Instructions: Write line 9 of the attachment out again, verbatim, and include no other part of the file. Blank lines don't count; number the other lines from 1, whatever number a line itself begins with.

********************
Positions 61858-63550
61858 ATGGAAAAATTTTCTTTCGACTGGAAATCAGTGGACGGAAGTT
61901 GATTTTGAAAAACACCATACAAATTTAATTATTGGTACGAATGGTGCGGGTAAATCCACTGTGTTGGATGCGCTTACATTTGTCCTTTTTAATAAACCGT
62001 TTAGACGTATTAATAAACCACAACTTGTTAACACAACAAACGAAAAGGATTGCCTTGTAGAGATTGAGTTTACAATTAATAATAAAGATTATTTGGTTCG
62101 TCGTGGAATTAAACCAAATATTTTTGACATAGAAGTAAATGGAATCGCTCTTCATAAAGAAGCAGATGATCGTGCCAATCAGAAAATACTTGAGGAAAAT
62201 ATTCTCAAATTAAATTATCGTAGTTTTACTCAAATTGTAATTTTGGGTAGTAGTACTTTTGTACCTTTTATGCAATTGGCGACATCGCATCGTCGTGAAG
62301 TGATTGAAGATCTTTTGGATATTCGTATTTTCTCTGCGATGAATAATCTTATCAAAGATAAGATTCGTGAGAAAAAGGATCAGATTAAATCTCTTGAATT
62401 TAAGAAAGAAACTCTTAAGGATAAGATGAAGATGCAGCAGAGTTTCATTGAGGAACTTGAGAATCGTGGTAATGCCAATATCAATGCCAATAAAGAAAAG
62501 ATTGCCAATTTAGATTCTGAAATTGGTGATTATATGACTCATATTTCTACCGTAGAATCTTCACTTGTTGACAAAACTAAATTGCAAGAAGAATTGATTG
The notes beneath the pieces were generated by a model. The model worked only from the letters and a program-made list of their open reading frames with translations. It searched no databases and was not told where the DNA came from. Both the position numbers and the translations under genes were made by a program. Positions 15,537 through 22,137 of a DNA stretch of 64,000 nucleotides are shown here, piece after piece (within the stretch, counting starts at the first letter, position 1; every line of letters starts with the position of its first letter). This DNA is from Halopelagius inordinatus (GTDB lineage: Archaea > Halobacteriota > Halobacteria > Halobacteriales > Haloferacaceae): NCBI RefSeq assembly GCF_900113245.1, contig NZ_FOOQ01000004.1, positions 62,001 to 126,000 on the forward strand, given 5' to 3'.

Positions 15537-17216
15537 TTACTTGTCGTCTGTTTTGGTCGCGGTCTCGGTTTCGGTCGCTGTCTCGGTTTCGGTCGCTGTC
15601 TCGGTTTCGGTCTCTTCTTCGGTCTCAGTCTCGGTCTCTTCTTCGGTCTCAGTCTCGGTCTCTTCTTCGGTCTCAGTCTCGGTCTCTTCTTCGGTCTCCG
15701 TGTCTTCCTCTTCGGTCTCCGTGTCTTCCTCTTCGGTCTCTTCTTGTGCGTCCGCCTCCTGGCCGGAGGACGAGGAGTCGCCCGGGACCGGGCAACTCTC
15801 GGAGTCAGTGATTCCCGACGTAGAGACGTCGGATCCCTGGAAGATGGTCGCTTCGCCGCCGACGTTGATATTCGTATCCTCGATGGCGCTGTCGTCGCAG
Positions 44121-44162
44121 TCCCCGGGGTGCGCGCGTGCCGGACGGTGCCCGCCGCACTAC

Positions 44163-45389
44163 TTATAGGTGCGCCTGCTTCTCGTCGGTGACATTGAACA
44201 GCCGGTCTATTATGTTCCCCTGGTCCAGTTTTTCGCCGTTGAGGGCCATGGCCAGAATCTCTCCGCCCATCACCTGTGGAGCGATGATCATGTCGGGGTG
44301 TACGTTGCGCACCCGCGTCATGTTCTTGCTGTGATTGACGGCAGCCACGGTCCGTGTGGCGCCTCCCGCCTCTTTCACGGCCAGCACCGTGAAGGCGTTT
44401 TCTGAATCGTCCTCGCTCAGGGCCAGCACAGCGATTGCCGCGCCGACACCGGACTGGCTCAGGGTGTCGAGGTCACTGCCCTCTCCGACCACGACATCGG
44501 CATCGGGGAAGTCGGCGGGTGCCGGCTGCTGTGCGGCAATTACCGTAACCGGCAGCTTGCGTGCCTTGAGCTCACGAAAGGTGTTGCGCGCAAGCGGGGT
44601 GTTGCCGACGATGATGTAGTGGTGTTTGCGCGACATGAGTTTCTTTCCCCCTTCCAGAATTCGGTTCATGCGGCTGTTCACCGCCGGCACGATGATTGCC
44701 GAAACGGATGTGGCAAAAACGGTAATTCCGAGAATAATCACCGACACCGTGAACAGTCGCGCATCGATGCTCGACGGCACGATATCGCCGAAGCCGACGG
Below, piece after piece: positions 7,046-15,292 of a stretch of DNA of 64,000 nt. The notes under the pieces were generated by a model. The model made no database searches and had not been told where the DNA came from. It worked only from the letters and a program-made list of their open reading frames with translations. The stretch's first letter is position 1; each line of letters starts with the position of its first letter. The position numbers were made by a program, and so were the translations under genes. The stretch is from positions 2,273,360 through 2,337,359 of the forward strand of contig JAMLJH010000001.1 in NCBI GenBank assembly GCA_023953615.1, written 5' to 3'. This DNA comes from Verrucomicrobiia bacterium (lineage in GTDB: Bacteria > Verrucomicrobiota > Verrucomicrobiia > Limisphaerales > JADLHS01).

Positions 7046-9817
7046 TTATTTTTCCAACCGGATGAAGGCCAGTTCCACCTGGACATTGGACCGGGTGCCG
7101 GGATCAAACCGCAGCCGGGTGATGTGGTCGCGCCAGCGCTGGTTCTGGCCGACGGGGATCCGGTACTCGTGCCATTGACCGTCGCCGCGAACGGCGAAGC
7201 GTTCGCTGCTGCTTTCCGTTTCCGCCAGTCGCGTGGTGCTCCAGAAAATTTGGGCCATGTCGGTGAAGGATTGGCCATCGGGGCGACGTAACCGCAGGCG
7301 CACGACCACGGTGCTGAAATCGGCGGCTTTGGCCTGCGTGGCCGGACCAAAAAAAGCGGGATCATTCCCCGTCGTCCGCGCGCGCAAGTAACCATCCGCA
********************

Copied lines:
62501 ATTGCCAATTTAGATTCTGAAATTGGTGATTATATGACTCATATTTCTACCGTAGAATCTTCACTTGTTGACAAAACTAAATTGCAAGAAGAATTGATTG